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  • Comments Off on Sage’s Rage: What Parents Can Do When Their Child is Grieving

my blog is normally dedicated to issues for girls and young women.  but this week i want to use it in service to those who may need help in this time of crisis.  this past year, i led a study funded by new york life foundation focused on child experiences with the death of a family member and their treatment/service needs.  i want to use the blog this week to share some of the information we learned and provide resources for those who may need it.

parent grieving child 12-18-12

today’s blog is focused on what parents can do

to help their grieving child

1- make sure to be there for your child. this may sound obvious but many of the families i spoke with mentioned that parents were so overcome with their own grief that they weren’t able to be there for their children. some children even reported that they pretended to be okay because they didn’t want to put extra stress on an already overburdened parent.   it is understandable that parents would be dealing with their own emotions regarding the death.  however, if you recognize that you are overcome with grief, please get professional help from a counselor, clergy or psychologist. your family needs you to be there for them and in order to do that, you have to be well.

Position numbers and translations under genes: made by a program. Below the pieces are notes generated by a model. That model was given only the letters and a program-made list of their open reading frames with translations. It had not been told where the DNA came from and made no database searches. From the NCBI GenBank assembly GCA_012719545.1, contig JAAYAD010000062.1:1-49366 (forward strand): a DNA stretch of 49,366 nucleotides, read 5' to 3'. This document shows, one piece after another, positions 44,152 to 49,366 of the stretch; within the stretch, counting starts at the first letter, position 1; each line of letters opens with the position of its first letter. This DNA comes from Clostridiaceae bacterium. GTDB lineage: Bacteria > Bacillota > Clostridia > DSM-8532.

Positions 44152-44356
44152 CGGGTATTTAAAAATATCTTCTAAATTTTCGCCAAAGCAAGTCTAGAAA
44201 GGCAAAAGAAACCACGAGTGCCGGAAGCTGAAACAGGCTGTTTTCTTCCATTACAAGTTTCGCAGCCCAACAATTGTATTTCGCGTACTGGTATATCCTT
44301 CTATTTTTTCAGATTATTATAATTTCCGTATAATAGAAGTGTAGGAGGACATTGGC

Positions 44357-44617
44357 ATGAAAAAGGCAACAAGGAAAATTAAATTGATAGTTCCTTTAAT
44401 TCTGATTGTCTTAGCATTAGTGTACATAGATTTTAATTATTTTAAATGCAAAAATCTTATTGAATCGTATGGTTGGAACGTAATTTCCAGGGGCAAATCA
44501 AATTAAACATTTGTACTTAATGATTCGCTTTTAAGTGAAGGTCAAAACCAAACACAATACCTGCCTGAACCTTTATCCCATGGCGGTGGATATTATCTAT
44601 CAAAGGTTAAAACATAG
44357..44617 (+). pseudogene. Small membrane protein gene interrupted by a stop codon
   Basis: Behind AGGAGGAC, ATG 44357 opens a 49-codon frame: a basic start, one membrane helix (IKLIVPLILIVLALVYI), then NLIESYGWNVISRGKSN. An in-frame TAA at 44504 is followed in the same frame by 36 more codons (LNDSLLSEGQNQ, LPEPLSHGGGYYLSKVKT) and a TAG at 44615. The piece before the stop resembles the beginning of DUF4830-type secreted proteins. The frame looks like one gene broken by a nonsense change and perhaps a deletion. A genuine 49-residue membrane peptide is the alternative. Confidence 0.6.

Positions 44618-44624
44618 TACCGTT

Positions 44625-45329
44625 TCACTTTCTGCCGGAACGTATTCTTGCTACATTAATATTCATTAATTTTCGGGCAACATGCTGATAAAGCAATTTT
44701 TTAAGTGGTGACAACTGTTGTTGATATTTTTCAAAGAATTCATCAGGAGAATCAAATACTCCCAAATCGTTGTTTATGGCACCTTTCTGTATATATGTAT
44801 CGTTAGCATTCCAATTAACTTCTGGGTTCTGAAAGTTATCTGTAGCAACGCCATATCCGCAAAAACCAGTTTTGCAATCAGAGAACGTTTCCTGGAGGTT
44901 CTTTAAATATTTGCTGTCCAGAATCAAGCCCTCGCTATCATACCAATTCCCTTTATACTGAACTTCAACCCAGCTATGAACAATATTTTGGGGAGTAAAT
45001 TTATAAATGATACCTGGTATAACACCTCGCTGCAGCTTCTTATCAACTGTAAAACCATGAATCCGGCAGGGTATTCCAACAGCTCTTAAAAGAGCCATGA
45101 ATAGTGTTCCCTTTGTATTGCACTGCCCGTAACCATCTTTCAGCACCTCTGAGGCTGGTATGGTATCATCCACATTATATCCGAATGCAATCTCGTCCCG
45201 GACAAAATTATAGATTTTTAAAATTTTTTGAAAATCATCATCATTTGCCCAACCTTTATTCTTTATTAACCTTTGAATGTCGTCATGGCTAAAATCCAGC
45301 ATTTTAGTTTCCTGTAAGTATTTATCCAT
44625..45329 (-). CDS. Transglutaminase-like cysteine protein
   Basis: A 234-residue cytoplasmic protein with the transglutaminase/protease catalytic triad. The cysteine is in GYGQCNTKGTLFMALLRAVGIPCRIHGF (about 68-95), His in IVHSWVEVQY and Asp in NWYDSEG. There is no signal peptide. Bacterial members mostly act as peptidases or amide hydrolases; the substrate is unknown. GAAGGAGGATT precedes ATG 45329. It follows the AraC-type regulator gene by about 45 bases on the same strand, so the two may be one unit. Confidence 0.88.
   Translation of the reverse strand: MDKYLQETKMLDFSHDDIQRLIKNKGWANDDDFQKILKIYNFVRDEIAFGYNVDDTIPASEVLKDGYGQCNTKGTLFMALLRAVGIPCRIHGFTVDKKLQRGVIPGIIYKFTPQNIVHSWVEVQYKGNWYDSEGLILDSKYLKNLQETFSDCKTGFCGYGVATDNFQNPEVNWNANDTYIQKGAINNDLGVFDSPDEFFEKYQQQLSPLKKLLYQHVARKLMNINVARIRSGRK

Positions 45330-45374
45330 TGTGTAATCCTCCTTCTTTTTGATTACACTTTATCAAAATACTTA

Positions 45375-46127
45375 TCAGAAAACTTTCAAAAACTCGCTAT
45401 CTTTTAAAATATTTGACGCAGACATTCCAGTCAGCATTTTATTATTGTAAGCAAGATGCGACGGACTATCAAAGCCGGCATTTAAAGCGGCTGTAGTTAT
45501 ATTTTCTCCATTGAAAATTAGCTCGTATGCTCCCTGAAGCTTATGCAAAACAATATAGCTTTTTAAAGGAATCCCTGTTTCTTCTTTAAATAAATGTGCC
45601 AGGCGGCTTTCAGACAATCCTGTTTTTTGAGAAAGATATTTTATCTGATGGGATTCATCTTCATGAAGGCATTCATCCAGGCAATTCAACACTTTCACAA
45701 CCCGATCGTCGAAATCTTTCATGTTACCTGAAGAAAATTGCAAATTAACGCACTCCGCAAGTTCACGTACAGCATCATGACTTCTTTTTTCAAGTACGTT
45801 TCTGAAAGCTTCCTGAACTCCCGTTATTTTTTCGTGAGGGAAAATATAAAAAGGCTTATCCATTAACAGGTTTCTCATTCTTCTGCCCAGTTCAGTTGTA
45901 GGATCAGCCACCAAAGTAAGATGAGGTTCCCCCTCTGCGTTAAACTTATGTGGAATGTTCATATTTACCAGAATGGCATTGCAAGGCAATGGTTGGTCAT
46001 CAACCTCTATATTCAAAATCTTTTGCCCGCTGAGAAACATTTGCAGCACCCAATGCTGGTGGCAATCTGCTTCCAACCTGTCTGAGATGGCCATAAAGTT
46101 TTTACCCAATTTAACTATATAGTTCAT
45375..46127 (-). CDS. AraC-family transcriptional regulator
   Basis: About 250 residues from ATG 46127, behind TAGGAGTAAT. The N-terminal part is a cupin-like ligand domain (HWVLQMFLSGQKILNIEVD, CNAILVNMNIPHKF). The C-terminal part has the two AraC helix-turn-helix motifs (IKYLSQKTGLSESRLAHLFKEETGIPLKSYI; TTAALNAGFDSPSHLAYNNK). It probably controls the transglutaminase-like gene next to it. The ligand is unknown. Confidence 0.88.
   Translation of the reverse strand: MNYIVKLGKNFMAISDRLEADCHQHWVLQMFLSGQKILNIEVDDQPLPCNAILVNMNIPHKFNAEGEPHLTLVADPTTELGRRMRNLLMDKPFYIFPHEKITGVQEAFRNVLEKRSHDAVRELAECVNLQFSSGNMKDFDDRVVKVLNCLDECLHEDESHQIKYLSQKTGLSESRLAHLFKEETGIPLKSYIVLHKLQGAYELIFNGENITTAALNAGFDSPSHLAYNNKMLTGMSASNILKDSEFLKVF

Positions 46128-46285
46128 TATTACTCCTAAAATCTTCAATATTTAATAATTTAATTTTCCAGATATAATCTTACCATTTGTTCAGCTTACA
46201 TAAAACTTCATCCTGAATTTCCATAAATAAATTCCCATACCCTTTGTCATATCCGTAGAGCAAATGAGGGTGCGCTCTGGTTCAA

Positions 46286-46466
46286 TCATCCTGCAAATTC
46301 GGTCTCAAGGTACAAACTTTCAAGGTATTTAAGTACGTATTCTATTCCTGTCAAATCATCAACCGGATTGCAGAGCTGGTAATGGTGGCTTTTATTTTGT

2- give equal attention to your children.   this is generally a rule of thumb for parenting overall. but it’s even more important after a serious life event, like the death of a loved one.   every child will be dealing with the grief in different ways. some may seem more adjusted than others but that doesn’t mean they don’t need attention and support.   regardless of whether your children are young or teens, make sure to spend individual time with them talking about the death and their feelings. this rule should still apply in situations where the death impacts only one child and not the other siblings.

3- take it easy. this is the time to let go of trying to juggle everything.   so many of the parents we spoke with mentioned that they were not prepared to deal with all the challenges of the death plus the normal demands of running a household.  there was just too much for them to do.  so it’s important to get support.   ask your family and friends to help with laundry, get someone to cook some meals and freeze them for you, have a close friend watch the kids while you get some ‘me’ time.   try to get extra sleep, eat right and exercise so you can handle the stress associated with the death and your child’s grief.  this time with your family is so precious it’s important not to waste it away on household chores and errands.

Below is a very helpful resource for parents to help them when their child is grieving:

New York Life Foundation brochure with tips, websites and programs for parents 

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